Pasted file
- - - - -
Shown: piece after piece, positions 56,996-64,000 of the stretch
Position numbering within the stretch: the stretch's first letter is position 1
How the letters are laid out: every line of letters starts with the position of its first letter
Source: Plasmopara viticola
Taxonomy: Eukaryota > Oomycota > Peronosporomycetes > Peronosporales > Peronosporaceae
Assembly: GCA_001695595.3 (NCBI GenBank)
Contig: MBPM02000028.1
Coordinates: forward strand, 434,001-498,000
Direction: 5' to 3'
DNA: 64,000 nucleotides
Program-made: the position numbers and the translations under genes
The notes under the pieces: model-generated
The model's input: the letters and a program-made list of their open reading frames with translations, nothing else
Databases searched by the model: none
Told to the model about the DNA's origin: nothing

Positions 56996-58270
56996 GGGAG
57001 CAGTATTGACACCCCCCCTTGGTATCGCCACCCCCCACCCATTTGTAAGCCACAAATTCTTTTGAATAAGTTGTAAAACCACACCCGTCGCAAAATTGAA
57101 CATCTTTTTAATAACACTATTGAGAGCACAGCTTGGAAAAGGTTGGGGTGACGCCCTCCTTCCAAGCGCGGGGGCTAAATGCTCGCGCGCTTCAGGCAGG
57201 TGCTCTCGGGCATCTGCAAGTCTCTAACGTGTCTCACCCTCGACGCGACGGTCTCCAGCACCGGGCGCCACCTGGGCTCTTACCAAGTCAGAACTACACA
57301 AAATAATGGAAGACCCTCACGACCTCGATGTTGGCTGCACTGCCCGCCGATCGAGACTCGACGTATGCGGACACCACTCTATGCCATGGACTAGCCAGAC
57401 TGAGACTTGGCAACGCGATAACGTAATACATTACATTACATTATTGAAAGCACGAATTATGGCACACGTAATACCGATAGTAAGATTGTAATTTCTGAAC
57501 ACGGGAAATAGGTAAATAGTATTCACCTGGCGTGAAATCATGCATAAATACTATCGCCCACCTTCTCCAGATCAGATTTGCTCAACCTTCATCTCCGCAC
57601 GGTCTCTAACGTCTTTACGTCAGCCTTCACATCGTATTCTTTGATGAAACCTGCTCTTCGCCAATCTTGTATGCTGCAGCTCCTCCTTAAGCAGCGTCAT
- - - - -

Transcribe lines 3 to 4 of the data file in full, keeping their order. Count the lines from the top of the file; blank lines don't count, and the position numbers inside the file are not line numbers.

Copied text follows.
How the letters are laid out: every line of letters starts with the position of its first letter
Source: Plasmopara viticola